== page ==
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Yes, Beavers Can Help Stop Wildfires. And More Places in California Are Embracing Them

PUBLISHED MAR 26, 2024 10:04 A.M.
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A beaver dam and pond in the eastern Sierra.

A beaver dam and pond in the eastern Sierra.   Doug Meek, Shutterstock

The LA Times reports on new research that shows that beavers, which once thrived on rivers and streams throughout California and were hunted to near-extinction a century ago, are on the rebound.

One scientist's work shows how a patch of land north of Lake Tahoe, which had been “painstakingly engineered” by the “semi-aquatic rodents,” survived a megafire that destroyed the surrounding forest. A drone video accompanying the piece shows an island of lush greenery in a charred landscape.

“Beavers belong in California, and they should be part of our fire management plan,” said Emily Fairfax, assistant professor of geography at the University of Minnesota, who shot the drone footage of a series of beaver ponds along Little Last Chance Creek that remained green in the wake of the 2021 Beckwourth Complex fire.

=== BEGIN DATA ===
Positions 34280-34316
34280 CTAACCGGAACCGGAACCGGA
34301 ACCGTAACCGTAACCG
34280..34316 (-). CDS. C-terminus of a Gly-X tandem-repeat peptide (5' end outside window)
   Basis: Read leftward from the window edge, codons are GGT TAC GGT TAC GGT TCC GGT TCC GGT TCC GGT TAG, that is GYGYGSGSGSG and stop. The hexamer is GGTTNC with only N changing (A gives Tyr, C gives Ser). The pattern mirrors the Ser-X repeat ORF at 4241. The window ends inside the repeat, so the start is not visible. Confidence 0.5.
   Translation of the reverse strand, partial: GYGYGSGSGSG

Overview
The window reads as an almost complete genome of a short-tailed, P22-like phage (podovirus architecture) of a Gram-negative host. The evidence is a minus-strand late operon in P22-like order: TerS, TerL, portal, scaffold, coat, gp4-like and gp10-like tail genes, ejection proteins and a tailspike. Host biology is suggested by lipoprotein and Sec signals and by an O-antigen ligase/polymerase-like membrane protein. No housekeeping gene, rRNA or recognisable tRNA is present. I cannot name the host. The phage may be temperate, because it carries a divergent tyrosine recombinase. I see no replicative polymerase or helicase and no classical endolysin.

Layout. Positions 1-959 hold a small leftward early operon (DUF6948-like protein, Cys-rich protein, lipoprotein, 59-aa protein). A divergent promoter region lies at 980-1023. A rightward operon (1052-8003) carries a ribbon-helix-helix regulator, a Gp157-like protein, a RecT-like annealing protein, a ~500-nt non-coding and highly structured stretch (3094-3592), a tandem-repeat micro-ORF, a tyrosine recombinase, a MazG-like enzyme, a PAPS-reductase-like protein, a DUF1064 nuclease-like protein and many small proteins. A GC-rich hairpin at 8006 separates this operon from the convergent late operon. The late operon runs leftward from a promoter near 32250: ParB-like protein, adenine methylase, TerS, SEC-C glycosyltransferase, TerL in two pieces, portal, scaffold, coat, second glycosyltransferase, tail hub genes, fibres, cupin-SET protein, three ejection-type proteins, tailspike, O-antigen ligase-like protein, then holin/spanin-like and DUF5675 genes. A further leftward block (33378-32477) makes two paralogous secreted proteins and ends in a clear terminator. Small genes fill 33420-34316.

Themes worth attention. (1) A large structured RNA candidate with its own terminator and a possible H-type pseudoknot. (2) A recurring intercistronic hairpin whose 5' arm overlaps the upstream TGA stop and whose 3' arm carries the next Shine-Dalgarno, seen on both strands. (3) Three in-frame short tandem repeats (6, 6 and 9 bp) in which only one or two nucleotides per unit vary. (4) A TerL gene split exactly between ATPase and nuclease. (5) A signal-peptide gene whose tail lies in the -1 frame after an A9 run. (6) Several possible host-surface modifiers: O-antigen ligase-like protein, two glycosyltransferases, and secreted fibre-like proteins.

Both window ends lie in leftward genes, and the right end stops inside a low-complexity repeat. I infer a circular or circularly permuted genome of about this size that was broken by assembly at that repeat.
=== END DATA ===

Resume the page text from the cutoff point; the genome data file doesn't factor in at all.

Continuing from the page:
Fairfax’s recent research found that beavers’ skills are useful even in the face of megafires like the Beckwourth — a 105,000-acre behemoth whose burn scar joined with that of the Dixie fire, which started weeks later and burned more than 960,000 neighboring acres.

“They basically build up an ecosystem that’s resilient to fire through the vegetation mosaic, then keep it really well watered so it never dries out, never becomes easy to burn,” she said.

Read “Yes, beavers can help stop wildfires. And more places in California are embracing them,” on

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